This beautifully modelled group of the Madonna and Child is a product of the Florentine renaissance yet it retains some subtle elements of the late gothic scultpural tradition. Certainly, the spontaneous and intimate gesture of the mother holding her child close to her face is typical of the realism espoused by renaissance sculptors, and the generous folds of the Madonna's cloak hark back to classical prototypes. However, the posture of the Madonna, which at first appears to be straightforwardly contrapposto, is actually a graceful S-curve, recalling gothic figures of the 14th century. The face of the Madonna, with its thin, almond-shaped eyes, and tiny mouth and chin also retains something of gothic ideals.
The terracotta shares a number of characteristics with works from the circle of Donatello including a terracotta group of the Madonna and Child from the Mellon Collection at the National Gallery of Art in Washington (1937.1.112). Like the present group, the Mellon terracotta has the same delicate facial features and thick locks of curling hair. There is also a common interest in classical costume with both Madonnas wearing a fillet around the head as well as sandals, and the afore-mentioned heavy drapery.
The Mellon terracotta entered the collection attributed to Donatello, and one can see with both the Mellon group and the present lot that there are strong similarities to his work (note, for example, the parallels between the face of the Christ Child in this lot and the face of Christ in lot 29, a composition widely accepted as a work of Donatello's). However, there are also differences from documented works by the master, and the Mellon terracotta has more recently been conservatively catalogued as 'Florence, circa 1425'. It may not be possible, thus far, to attribute the present group of the Madonna and Child to a particular hand. However it is clear that this apparently unique composition comes from the immediate circle of one of the founders of the Italian renaissance.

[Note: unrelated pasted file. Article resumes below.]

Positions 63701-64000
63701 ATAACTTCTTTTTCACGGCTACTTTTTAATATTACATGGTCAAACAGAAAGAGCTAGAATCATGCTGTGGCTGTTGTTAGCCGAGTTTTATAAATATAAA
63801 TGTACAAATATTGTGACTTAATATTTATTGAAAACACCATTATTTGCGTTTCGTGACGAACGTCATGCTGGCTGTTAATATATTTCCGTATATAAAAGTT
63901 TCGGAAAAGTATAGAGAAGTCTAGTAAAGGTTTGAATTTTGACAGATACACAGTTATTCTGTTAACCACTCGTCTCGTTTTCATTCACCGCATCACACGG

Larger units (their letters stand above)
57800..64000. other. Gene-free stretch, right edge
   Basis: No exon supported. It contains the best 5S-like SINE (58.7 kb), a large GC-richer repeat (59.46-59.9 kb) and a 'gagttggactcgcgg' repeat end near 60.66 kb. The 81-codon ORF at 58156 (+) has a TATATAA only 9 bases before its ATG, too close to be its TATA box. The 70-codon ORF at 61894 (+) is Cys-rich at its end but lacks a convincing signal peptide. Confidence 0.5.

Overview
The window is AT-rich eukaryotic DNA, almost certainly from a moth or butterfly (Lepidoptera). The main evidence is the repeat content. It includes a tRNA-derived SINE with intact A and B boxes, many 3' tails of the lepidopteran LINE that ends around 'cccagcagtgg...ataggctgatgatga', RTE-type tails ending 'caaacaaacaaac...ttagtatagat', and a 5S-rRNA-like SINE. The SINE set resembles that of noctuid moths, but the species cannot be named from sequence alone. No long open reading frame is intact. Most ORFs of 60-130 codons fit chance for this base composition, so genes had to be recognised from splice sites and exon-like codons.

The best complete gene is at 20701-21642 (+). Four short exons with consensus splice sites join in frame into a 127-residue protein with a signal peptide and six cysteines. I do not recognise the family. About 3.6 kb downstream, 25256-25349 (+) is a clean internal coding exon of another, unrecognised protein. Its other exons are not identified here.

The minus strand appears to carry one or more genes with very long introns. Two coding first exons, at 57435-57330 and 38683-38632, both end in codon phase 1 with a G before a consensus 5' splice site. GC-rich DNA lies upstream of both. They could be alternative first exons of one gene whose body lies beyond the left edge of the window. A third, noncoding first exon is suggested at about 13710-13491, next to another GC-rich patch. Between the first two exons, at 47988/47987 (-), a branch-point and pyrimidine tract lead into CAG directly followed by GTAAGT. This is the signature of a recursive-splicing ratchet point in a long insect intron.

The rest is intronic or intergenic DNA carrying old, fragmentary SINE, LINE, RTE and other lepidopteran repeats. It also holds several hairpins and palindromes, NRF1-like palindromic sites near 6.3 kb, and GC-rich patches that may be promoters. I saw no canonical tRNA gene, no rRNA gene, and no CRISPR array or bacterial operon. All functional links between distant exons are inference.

The present lot comes with a thermoluminescence test showing that it was last fired between 400 and 700 years ago.
Rudolf Ritter von Gutmann was born on May 21, 1880 in Vienna, the son of coal and steel magnate Wilhelm von Gutmann and his wife Ida. One of the foremost entrepreneurs of the Austrian-Hungarian industrial revolution, Wilhelm von Gutmann was also active in civic life - he founded the fore-runner of the Federation of Austrian Industrialists - and in philanthropic work. He was involved in the establishment, and funding of many Jewish charities, schools and institutions, such as the famed Rudolfinerhaus Hospital.
After Wilhelm's death in 1895, his son Max assumed responsibility for the family business, allowing his brother Rudolf to pursue his interest in the fine arts. Financially independent, Rudolf built up a vast collection of Old Master paintings, works of art, engravings, prints, books and manuscripts. Within a few years he had assembled a collection that was considered one of the finest and most important private collections in Austria.
In 1938, only hours before the Anschluss, von Gutmann and his wife Marianne fled Austria, leaving behind all their possessions. They escaped to Czechoslovakia and finally settled in British Columbia, where they were to live until his death in 1966.
Gutmann's collection, consisting of more than 1000 items, his business assets and his extensive real estate, were all seized by the Nazis. The majority of the art collection was intended for Hitler's planned Linz Museum and stored under the Führervorbehalt. Many items entered museums and public collections, including the National Library, the Kunsthistorisches Museum, the Joanneum, Graz, the Belvedere and the Albertina.
Gutmann was successful in regaining parts of his collection after the war and, following the Austrian Art Restitution Act of 1998, 'donated' works from the National Library and the Albertina were returned to his heirs in 2006.